On the House is Eater's column that goes behind the scenes of the restaurant business, written by the owners, operators, chefs and others who make our favorite establishments tick. Today, Bryan Dayton, who spent five years as the bar manager at Frasca and went on to open Oak at Fourteenth, Acorn, and Brider, talks about his philosophy on service and hospitality.
Books have been written about hospitality and all of them share valuable lessons. Some of the best servers have never read a page from those books and will never need to. Some can read every page and article written and still remain unable to excel at it.
That is because hospitality is the most basic and most complicated job all at the same time. It grinds the body and mind, it solicits the heart and the soul, it exposes emotions and weaknesses in ways most other jobs simply cannot. Hospitality is about giving generously and about letting empathy be your guide. For me, it is a way of sharing myself more freely than I even allow myself to outside of work. I know in my dining room I have the power to make people happy and that is a privilege.
My rules, my guidelines, those that I talk about with my staff are, like hospitality itself, the most simple and the hardest to make reality at the same time.
Mind your manners. In its purest form, this is what it all comes back to in hospitality. Humanity, common sense, flexibility, and awareness come together and allow us to be the best of caretakers. From opening doors, taking coats, and pulling chairs to offering water, a beverage, and food, manners are the big and small pieces of the puzzle that paint a guest's experience.
Turn up the empathy and self-awareness. Emotional intelligence, the mother of empathy, is actually expandable. It is the hardest to teach and the most important thing to hone in my industry. Empathy is softness, understanding, selflessness. It connects and tunes servers on the radio-frequency of the guests. Self-awareness is a close cousin of empathy. It allows us to softly step out of a guest's way, to ghost through a dining room smoothly without disturbing its rhythm, to slide into a party's conversation without abruptly interrupting it.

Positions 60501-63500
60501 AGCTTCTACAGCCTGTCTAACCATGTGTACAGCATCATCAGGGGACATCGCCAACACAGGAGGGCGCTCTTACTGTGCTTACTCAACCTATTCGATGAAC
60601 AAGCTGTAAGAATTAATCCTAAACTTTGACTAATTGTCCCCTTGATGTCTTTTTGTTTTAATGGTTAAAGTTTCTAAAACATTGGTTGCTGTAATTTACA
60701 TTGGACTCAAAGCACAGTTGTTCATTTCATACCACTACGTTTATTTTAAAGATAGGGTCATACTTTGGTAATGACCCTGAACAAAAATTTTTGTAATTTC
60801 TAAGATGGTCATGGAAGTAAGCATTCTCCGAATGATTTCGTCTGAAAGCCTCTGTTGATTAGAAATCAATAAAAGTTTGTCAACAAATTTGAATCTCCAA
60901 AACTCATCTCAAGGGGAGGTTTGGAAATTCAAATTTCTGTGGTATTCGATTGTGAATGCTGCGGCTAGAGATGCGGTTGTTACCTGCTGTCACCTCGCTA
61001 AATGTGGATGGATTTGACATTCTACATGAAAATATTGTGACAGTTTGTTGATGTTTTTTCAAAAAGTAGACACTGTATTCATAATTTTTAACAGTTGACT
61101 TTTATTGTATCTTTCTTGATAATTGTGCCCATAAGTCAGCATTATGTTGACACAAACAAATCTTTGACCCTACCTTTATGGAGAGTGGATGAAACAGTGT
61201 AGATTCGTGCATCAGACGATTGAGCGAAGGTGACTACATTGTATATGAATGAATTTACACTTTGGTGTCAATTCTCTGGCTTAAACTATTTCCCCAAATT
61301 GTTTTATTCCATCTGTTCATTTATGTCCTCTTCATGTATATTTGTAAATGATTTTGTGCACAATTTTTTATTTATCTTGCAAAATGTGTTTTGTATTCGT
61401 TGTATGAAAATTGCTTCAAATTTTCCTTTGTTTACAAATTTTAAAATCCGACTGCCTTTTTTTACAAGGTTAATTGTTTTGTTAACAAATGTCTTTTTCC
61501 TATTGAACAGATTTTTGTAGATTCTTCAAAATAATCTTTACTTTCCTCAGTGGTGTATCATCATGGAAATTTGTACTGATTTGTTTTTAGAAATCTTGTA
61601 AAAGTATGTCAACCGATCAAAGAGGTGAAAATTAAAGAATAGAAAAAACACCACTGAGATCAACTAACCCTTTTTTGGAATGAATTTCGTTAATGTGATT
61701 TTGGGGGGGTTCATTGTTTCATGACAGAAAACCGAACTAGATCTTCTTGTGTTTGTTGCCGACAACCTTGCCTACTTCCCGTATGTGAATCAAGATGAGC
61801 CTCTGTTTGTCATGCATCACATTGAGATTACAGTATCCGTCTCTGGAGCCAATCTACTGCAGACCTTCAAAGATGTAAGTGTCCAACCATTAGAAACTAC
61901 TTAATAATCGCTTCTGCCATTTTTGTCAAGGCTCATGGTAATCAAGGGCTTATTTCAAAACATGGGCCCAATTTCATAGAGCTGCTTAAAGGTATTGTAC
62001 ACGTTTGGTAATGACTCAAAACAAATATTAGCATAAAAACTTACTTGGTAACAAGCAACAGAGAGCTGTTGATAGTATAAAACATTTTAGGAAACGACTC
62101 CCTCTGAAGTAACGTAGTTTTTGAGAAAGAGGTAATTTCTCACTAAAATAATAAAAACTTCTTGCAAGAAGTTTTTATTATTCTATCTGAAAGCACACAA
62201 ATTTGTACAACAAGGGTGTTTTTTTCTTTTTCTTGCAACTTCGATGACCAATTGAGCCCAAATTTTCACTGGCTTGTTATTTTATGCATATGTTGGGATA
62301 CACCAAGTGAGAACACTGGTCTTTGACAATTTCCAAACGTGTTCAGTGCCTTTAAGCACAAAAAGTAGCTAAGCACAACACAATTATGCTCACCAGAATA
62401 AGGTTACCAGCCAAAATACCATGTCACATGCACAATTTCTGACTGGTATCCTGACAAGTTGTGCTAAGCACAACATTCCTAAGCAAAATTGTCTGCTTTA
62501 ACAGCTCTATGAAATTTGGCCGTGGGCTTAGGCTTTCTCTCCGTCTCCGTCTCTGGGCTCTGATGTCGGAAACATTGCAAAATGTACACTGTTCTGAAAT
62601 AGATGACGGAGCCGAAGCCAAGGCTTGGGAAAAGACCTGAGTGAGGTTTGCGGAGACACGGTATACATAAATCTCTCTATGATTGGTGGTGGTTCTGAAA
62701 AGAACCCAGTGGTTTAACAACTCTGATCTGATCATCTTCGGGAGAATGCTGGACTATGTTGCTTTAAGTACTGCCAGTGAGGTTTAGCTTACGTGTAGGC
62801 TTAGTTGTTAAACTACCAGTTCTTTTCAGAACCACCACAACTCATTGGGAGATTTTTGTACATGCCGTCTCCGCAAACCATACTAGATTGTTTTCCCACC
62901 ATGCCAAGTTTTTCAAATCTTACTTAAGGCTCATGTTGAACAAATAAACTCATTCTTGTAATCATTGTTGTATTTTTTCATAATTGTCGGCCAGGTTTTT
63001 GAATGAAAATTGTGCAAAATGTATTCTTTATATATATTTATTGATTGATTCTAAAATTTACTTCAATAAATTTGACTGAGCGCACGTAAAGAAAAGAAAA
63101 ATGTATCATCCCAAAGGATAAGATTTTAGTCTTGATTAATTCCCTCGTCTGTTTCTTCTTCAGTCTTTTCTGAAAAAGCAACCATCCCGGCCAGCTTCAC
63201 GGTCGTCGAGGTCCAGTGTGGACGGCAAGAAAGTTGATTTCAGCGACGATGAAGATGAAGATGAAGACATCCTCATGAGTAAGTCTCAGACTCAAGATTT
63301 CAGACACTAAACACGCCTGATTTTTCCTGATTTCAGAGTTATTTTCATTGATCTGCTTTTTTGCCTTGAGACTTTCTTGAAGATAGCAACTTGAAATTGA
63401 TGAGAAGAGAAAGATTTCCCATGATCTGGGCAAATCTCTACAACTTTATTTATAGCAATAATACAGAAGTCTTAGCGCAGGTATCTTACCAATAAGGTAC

Shift your attention to the guest. There are harsher ways to say this: Leave your baggage at the door; remember that this is Hollywood and your smile should look real; keep your emotions in check. You don't need to be a robot, you need to genuinely care. For loved ones, we put ourselves second. In the dining room, we come second to the guests, no matter what goes on before or after work. The biggest service snafus happen when the needs of the guest are not the priority.
Take pride in your work. This is a life rule. Whether you are a ditch digger, a bank clerk, an athlete, or a server, be the best one you can be. Your job doesn't define who you are, the way you do it though shows your character. Taking pride is that extra ingredient that engages and motivates a person to follow through and make it all happen. It's a building block to a great guest experience in the dining room.
Finish strong. Keep the heat on to the very end. It's not over until it's over. Until the door closes behind the last guest, I, as a server, give at 100%. It's easy to get tired and worn at the end of a long day on the floor of a dining room, but guests at 11 p.m. should get the same service as guests at 5 p.m. The same genuine attention, the same quality of interaction. Good byes are as important as hellos. Thank you for coming in. Thank you for being here. Thank you for choosing us. Last impressions are as important as first impressions. Consistency in the experience of the guests from top to bottom and start to finish is what I strive for.
All of these ideas can be expressed in other words. There is no clear recipe to great service and mistakes invariably happen. What gets me going is the challenge of finding the right combination of things that gives my guests a lovely experience. That's an ever-moving target, an ever-changing formula that keeps me on my toes, stresses me out, and pushes me to try harder. With each guest that trusts me with their evening, I find gratitude for the lessons I get to learn every day.